The National Geographic Beneath the Blue exhibition wowed visitors at the D23 Expo in Anaheim, California. Upon entering the room, dazzling visuals and amplified soundscapes transported guests to an oceanic world. The 360 immersive exhibit featured sculptures crafted from reclaimed ocean plastics, emphasizing a message of sustainability.
Lumen & Forge teamed up with Inspira Marketing to create a virtual deep-sea world immersive exhibit. The goal was to create a virtual underwater world, bringing attention to environmental issues such as ocean pollution and wildlife endangerment. National Geographic tasked us with everything from structure design and content production to curating the show’s featured artists. Inside the space, stunning projection mapped visuals accompanied immersive soundscapes in order to recreate the multi-sensory experience of being underwater. Read more about this project and how we made this vision into a reality.
HOW WE BROUGHT NAT GEO’S VISION TO LIFE
Starting out, we worked with Inspira’s creative team to render a number of concepts for the design of the exhibition space itself. When we finally settled on the layout, we had to follow meticulous planning rules outlined by trade-show heavyweight, Freeman. Once we had the logistics of the space laid out, we worked closely with Nat Geo to create content and score the piece. Content production involved compiling and editing 8K spherical live action content, as well as compositing CG rendered animals and other objects to make the scene more dynamic and interesting.
Stunning projection mapped visuals and pristine soundscapes recreated the multi-sensory experience of being underwater
Although the room was relatively small, we utilized sixteen 6K lumen projectors as well as two Domemaster servers. Each server managed a playback system with eight projectors each, calibrated so that the floor and walls were separately controlled by each server. The walls were double shot with two projectors on each, angled in such a way so as to greatly reduce shadowing.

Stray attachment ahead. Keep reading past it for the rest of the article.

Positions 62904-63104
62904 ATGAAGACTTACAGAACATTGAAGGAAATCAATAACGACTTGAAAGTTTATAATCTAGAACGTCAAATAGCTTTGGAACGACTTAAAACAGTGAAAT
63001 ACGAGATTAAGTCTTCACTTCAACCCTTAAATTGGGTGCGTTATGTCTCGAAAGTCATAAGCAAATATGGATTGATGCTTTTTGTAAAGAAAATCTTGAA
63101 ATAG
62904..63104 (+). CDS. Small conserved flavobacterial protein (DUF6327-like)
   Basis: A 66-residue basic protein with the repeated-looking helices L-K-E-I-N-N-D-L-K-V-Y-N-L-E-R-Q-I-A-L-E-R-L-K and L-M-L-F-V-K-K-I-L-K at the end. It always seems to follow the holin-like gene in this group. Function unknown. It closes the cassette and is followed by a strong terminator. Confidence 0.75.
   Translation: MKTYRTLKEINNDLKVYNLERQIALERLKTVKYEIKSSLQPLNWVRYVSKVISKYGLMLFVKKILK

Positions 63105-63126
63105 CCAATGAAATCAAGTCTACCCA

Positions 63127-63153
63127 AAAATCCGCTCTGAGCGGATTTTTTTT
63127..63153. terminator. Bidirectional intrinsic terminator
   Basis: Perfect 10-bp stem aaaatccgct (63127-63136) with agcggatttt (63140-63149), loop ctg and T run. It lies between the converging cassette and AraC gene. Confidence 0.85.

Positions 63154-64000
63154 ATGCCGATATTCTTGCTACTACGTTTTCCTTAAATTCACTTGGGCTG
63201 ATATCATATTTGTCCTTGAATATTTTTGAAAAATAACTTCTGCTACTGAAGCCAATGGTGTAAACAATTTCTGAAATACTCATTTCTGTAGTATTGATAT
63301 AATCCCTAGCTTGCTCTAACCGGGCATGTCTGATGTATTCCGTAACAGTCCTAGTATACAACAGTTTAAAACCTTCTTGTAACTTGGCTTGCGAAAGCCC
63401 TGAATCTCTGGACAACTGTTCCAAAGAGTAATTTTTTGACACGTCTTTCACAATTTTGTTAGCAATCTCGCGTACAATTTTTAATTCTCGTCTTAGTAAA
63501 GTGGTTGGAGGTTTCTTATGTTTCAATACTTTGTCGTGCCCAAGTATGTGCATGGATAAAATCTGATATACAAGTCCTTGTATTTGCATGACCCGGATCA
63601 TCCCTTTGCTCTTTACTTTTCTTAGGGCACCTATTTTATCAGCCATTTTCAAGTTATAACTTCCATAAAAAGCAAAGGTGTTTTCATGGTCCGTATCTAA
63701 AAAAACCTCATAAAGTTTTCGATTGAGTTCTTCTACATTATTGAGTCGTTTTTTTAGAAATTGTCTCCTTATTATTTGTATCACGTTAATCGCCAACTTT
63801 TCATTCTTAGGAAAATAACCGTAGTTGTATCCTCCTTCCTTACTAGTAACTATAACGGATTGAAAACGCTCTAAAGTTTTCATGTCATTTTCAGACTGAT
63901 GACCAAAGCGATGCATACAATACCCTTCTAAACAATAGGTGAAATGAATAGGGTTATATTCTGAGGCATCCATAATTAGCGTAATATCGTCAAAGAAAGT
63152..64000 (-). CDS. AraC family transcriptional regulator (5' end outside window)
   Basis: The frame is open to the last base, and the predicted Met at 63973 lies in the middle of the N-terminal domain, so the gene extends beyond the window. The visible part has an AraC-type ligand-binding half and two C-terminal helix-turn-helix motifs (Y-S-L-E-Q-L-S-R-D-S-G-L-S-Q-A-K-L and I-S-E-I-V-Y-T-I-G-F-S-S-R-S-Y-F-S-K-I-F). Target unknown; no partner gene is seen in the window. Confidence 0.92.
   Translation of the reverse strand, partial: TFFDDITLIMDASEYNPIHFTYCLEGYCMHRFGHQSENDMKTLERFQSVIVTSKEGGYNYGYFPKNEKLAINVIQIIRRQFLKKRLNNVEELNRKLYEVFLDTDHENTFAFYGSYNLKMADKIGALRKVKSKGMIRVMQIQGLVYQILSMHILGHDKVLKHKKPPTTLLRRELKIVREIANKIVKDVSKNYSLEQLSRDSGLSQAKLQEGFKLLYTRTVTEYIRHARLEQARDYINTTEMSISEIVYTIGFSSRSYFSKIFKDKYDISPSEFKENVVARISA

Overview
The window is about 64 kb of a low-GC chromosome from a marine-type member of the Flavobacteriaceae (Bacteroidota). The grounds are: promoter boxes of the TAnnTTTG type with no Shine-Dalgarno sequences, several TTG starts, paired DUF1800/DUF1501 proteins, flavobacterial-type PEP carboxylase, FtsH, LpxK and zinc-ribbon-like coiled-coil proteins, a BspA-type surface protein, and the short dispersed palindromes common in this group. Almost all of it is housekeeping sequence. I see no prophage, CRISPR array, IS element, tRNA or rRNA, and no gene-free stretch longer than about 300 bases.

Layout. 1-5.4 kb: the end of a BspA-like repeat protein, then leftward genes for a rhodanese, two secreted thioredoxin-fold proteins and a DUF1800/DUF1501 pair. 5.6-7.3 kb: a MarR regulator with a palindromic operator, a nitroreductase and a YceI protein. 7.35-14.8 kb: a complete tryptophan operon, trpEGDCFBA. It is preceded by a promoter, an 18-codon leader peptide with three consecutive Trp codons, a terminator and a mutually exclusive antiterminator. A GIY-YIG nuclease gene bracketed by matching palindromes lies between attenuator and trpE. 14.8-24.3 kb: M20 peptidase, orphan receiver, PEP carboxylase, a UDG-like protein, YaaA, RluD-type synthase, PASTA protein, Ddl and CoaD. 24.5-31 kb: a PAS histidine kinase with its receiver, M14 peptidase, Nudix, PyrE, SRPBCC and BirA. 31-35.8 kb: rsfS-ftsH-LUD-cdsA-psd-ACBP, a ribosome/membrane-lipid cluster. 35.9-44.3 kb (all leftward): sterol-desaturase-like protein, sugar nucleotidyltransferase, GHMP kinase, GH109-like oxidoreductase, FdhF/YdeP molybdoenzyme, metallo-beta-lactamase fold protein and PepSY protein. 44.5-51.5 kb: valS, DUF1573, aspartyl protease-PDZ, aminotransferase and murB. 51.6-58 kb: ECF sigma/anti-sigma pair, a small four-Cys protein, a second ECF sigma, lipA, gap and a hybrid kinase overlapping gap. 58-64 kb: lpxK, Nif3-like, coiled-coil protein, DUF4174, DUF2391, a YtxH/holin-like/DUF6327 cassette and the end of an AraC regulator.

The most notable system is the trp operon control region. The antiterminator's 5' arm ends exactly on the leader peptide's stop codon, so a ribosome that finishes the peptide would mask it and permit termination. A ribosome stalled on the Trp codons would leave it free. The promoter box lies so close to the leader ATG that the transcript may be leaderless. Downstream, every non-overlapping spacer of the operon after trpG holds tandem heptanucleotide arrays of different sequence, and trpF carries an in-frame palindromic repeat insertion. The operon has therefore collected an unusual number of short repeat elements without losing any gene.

Finally, the prep work to bring the virtual ocean floor to life was certainly more involved than one might first guess. We programmed a caustic network on the floor, so that we could simulate motion and amplify the realism of the scene. A caustic is the envelope of light rays that reflect or refract off of a curved surface such as water. With eight projectors used on the floor alone, this effect was immaculate.
To highlight a message of sustainability and the important issues surrounding ocean conversation, we enlisted local artists to create sculpture elements made from reclaimed materials. The Beneath the Blue immersive exhibit featured these sculptures as foreground for our 360 visuals. San Francisco Bay area artists Joel Dean Stockdill and Yustina Salnikova produced life-sized sculptures of marine animals such as sea otters, Maui dolphins, reef manta rays, green sea turtles and jellyfish, all constructed from recycled plastics and steel. Portland sculptor Richard Cawley then added Coral elements made from single-use plastics. In total, some 8,400 recognizable pieces (straws, netting, clamshell containers and takeout boxes) of reclaimed plastic and metals were used to create the sculptures, educating guests about the environmental impact of single-use plastics.